The 2016 presidential campaign has been a trip through the looking glass, though perhaps no moment has been as surreal as the one on Wednesday night, when Ted Cruz, architect of the government shutdown, perpetual thorn in the side of Republican party, became—for a certain subset of conservatives—a sort of party patriot. For those who believed that denying Trump an endorsement was a principled stand, here was a Republican doing just that, and on the largest stage imaginable.
The snake-eating-its-head quality of this election season is difficult to capture: The treasonous has become the patriotic; the selfish, or at least deeply personal, is also the selfless.
For many in the #NeverTrump movement, Cruz’s sabotage was validation. The veteran Republican strategist Mike Murphy, one of the de-facto heads of anti-Trump movement, was not unhappy with Cruz’s staunch opposition to Trump’s candidacy, though he said there were “lots of classier ways” to register that opposition, (not coming to the convention, for example, as the Bush family did). Murphy categorized Cruz’s particular strain of principled behavior at the RNC as both “showboat-y” and “Me, Me, Me,” something with which the conservative Washington Post columnist Kathleen Parker agreed.
“I think he’s a true narcissist,” said Parker, “and [that] was just another example of Ted being Ted.”
Should Trump lose in November, it’s unlikely that Cruz would rise to become a party savior, Parker argues. “People in Washington—in the House and Senate—dislike Ted Cruz for a reason. Everything he does is for Ted. He is like a running Ted Talk … about Ted.”
Murphy does not believe that Cruz will successfully shed the shroud of self-indulgence, nor rise to become a leader of the party in 2020. “Cruz’s sharp elbows and his self-focus gets in the way of his own principled positions,” Murphy said. “When Cruz makes a meal” out of his opposition to Trump, “it hurts him with the larger Republican family, which remembers moments like this.”
But will the larger Republican family punish everyone who has taken a stand against Trump, including moderate figures like Ohio Governor John Kasich, who has famously refused to attend the convention in his own state or endorse the titular head of his own party? In the near future, a designation of Republican patriot or turncoat will depend to a certain degree on whether Trump is victorious or not, but mostly upon the mood of the party in 2017.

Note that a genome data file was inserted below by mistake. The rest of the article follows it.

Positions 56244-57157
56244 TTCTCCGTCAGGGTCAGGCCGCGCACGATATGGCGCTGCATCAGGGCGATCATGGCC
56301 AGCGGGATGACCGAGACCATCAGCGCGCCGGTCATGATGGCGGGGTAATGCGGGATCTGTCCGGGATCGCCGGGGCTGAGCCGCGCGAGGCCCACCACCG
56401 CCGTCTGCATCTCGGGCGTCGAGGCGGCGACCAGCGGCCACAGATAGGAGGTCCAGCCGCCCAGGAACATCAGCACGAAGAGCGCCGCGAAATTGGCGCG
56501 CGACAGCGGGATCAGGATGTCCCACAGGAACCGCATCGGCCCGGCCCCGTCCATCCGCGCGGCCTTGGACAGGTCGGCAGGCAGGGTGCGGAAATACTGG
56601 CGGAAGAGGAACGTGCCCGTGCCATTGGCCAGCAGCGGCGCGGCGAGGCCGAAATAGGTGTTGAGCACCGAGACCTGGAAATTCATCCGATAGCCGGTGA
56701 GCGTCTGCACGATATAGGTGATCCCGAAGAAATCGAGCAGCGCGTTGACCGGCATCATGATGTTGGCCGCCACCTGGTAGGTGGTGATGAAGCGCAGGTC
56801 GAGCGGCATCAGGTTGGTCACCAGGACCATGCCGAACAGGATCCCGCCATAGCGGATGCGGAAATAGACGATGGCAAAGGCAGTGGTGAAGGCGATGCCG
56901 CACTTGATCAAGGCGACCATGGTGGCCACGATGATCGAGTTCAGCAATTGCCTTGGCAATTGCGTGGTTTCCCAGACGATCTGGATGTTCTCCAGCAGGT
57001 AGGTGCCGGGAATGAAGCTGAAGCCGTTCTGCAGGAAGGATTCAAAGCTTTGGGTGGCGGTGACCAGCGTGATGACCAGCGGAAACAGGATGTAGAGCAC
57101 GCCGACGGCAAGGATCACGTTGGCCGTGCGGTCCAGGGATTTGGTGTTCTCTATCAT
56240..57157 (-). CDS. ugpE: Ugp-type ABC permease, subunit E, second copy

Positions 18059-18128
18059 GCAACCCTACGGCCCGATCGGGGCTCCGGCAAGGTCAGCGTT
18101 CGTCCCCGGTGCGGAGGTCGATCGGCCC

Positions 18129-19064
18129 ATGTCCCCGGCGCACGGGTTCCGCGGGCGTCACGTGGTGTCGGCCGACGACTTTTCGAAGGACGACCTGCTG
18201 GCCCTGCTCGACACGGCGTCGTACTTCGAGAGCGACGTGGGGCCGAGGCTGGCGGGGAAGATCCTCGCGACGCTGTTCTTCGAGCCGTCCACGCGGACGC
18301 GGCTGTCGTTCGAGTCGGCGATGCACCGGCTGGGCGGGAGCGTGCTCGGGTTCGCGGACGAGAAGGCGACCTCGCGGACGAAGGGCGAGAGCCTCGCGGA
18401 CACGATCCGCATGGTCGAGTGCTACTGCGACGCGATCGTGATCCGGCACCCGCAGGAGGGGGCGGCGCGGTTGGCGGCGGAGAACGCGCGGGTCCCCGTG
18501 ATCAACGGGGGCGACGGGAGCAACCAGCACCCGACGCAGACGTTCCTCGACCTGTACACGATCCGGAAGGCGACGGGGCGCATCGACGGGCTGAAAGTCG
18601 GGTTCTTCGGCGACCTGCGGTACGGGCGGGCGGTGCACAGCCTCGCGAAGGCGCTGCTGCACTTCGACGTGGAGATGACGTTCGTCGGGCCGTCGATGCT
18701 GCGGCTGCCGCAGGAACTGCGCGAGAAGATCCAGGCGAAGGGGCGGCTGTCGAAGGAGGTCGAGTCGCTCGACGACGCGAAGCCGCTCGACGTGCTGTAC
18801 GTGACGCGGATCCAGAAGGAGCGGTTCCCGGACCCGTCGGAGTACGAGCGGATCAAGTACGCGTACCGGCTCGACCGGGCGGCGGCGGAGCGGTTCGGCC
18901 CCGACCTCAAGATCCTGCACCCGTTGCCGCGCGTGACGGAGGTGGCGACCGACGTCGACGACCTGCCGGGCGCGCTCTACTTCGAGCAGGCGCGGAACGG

Alex Conant, Marco Rubio’s former communications director, said that “If Trump loses, there will absolutely be a power vacuum in the party, and there will be a lot of competition to fill it. I believe that—after a lot of painful hand-wringing and finger-pointing—the next generation of conservatives will emerge as leaders of the party. And those are people who offer a new and modern agenda.”
This, of course, is the hope of 2016’s treasonous patriots: that the fractious conservative base will make peace, even if their man loses in November, and that they will not only embrace those who stood in Trump’s way, but concede that moderates should once again lead the party.
Parker concedes this thinking “is a gamble.” But she also said she would be surprised if the “people who came in as Trumpeteers don’t just disintegrate and disperse.”
Recent history would cast doubt on this hypothesis. I suggested to Conant that after Romney’s loss in 2012, the Republican base didn’t respond by embracing the moderate agenda set forth by the RNC in its 2013 autopsy, but instead seemed to have moved (violently) away from “big tent” politics and establishment figures alike. Conant did not seem particularly concerned. He explained that he believes Trump to be “absolutely an anomaly” in electoral politics, and not a shaping force. “He is primarily a force of personality—he doesn’t have an agenda. That’s powerful, but impossible to replicate.”
Then there is the scenario where Trump actually wins the White House. What becomes of these patriot-turncoats in that future is perhaps even more pitched. Will Trump and his party exile those who stood against him during the election? Conant thinks if “Trump is elected president of the United States, he’s gonna have a lot more challenges to worry about than what to do with” people who stood in his way in 2016.
That’s a decidedly bullish position, but in many ways, the medium-term implications of this confusing moment in Republican politics are unknowable. If there is one undeniable aftereffect of this phenomenon of savior/saboteurs, it is the new reality in which the concept of “party loyalty” is now fungible. Ted Cruz embodies this contradiction: Betrayal and loyalty are not on opposite sides of his coin, but on the same one. For the Republican party of tomorrow, it is a tricky course to navigate—one in which “principle” can be used equally to defend the party as it can be used to attack it.